There is plenty of ammo on both sides of the argument for a car guy debate about whether 1960 or 1961 marked the dawn of a new era for automotive style.

We at MyStarCollectorCar prefer to straddle the fence on vintage car issues (we like to be Switzerland-neutral in these debates), but we support 1961 as the year when automotive style changed in a big way in our opinion.

Jim Sutherland

Our belief is based upon a basic concept of sheer numbers. There were many models that shed the last vestiges of their 1950s-era style in 1961, while fewer Big Three models made a similar transition in 1960.

The major exception was the ‘60 Ford Galaxie and Fairlane models. On the other hand, a solid example of a delayed leap into the future would be 1960 full-sized Chevy models since these cars bore a striking resemblance to a 1959 full-sized Chevy and less resemblance to a 1961 full-sized Chevy.

In fairness, the front end of the 1960 and 1961 Chevys were somewhat similar, but the rear decks of the cars were dramatically different. The ’60 Chevy still had the famous horizontal rear fins that were a striking style cue on the 1959 Chevy, but the ’61 Chevy had amputated fins with subtly stylish stumps in place of the fins on its rear quarters.

Fin amputation was also the order of the day on the 1961 Plymouth and Dodge models. Both car models switched to a unibody frame in 1960, a radical departure from their older full-framed 1959 stablemates, but a full-sized 1960 Plymouth or Dodge model still had fins. Very tall fins to be precise.

Therefore, the style of a mainstream 1960 Chrysler product paid homage to the famous Forward Look design created by Mopar legend Virgil Exner, the man behind the famous finned era at Chrysler. The 1960s was a brand-new decade and leaned heavily toward a fin-free era, a direction that forced Mother Mopar into a difficult decision with the Forward Look.

Exner clashed with the Chrysler team in terms of future automotive design and was not completely onside with the 1961 Dodge and Plymouth models. The cars had vestiges of his design impact, but their fins were gone, and the cars became known as “plucked chickens” because of their lack of Forward Look plumage. However, these flightless birds are still members in good standing of the Forward Look club.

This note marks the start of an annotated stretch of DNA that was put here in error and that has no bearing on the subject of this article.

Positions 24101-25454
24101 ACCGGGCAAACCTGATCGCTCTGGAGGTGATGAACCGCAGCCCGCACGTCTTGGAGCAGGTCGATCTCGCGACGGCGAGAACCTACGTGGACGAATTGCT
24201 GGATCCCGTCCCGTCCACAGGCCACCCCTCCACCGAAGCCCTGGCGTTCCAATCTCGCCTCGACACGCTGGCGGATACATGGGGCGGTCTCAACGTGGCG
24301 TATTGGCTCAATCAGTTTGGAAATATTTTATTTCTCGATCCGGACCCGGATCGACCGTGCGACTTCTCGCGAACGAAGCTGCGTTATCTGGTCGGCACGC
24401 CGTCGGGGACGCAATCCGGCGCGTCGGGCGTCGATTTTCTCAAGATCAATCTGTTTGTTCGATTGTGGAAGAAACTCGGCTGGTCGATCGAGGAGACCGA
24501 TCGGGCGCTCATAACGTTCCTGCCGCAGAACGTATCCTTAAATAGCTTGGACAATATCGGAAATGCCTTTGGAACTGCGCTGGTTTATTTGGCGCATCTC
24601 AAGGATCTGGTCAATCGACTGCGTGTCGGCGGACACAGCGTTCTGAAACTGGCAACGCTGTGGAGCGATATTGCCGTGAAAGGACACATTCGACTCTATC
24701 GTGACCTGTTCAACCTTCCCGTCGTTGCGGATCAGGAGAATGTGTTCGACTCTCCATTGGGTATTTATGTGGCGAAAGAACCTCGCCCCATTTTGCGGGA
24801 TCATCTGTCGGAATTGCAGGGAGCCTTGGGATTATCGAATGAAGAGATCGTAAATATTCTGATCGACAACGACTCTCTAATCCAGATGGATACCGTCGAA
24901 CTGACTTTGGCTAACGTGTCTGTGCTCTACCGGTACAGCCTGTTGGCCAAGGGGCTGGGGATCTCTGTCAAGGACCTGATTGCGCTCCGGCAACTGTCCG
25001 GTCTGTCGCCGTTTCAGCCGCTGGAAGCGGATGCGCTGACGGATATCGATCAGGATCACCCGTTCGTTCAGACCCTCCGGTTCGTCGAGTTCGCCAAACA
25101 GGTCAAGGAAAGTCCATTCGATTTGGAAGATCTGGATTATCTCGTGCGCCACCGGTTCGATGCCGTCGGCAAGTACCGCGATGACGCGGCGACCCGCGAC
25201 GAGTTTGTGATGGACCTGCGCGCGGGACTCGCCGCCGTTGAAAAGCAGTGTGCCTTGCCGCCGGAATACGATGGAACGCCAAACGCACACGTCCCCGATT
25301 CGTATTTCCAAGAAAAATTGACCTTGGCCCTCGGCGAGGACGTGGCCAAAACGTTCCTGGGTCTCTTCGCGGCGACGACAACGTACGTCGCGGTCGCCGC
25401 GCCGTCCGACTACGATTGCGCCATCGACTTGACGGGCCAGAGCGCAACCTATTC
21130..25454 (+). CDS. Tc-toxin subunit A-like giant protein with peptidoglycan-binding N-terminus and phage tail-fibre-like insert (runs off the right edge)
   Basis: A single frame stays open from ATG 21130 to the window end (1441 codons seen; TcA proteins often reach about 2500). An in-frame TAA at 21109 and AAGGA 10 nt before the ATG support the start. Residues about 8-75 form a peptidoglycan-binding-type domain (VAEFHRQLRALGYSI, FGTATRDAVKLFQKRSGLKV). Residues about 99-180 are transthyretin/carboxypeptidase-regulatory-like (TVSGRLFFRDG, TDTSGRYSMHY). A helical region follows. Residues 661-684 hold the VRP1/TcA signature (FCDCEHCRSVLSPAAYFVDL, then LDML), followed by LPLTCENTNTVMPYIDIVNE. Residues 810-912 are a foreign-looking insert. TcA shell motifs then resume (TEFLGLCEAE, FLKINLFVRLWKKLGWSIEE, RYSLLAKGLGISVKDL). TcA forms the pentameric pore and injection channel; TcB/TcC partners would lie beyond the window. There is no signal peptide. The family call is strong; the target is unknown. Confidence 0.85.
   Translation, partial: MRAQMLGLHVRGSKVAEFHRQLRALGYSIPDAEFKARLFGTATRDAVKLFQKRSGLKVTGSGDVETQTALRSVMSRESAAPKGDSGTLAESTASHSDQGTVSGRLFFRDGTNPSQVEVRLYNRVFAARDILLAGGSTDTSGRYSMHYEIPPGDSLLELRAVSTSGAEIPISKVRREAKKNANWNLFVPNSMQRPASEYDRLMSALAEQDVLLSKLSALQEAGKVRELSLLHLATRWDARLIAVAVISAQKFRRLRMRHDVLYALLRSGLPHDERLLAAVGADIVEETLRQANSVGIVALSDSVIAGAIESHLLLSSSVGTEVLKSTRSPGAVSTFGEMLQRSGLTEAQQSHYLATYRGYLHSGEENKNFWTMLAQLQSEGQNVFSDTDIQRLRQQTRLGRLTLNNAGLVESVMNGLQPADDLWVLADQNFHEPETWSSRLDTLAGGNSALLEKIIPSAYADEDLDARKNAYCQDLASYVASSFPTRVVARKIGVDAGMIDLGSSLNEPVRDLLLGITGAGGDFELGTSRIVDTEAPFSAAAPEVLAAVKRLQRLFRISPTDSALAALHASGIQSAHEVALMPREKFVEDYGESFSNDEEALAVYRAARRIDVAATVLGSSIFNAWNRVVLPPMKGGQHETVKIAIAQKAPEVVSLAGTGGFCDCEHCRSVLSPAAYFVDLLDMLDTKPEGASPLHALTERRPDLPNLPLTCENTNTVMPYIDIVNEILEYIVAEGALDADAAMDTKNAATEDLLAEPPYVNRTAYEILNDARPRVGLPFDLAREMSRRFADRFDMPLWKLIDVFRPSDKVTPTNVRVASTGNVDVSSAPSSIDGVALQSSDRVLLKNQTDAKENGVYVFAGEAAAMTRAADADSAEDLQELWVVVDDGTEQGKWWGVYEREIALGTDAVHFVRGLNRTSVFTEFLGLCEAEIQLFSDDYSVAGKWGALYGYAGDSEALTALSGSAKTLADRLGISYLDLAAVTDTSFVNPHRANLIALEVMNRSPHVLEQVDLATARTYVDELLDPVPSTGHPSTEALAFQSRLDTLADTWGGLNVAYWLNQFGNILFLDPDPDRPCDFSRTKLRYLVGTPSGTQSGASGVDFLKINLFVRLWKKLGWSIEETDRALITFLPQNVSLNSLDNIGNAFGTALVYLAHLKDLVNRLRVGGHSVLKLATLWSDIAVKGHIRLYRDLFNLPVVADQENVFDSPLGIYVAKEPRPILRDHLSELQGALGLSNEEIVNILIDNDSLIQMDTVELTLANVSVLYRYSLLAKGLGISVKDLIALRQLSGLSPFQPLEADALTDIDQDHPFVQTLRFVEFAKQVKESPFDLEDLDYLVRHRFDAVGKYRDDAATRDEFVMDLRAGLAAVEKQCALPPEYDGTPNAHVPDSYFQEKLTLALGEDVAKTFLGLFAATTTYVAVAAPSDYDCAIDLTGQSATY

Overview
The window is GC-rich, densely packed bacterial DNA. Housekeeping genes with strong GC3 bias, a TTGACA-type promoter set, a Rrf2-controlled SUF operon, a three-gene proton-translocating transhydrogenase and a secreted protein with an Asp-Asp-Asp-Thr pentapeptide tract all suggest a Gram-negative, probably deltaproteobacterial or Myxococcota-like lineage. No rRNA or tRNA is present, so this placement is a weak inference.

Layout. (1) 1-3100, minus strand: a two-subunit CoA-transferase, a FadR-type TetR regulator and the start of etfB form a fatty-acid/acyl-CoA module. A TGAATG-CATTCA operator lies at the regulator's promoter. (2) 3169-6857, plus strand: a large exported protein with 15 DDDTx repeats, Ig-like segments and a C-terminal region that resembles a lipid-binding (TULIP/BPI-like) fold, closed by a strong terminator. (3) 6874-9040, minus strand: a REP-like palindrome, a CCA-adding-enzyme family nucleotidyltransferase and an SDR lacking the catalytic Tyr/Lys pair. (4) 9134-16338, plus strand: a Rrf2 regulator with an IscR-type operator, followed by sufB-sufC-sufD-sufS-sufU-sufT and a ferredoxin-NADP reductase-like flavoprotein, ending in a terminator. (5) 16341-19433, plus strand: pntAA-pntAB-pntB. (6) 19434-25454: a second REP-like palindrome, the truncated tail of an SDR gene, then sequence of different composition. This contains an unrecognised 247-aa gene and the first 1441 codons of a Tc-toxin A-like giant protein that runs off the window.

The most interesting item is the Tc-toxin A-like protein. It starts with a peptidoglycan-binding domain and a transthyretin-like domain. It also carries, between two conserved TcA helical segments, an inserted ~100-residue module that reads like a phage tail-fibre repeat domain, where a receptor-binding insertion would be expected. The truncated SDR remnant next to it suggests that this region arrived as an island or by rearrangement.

The overall impact of the 1961 Dodge and Plymouth models was simple: people either loved ‘em or hated ‘em. There was no middle ground for the two Mopar brands when it came to consumers.

Nevertheless, 1961 marked the dawn of a new era for car style at Chrysler’s mainstream models-and it was a drastic change from the same models built in 1960.

There was an interesting twist for luxury models in 1961 because Cadillac and Chrysler models retained the basic overall design of their late 1950s models (complete with tailfins) so these upscale road barges were linked to the Fabulous Fifties style in ’61, while the 1961 Lincoln headed in a different direction.

The 1960 Lincoln’s style was essentially the same as the 1958-9 Ford flagships, but the ’61 Lincoln was a completely different animal in terms of style. The 1960 Lincoln’s design was a one-more-year stay of execution for the big Ford because of the more contemporary and radically different style of the ’61 Lincoln.

The early 1960s was a transitional phase in terms of automotive style, but we at MyStarCollectorCar believe 1961 marked the real beginning of this overall trend for domestic cars.

Jim Sutherland

BY: Jim Sutherland

Jim Sutherland is a veteran automotive writer whose work has been published by many major print and online publications. The list includes Calgary Herald, The Truth About Cars, Red Deer Advocate, RPM Magazine, Edmonton Journal, Montreal Gazette, Windsor Star, Vancouver Province, and Post Media Wheels Section.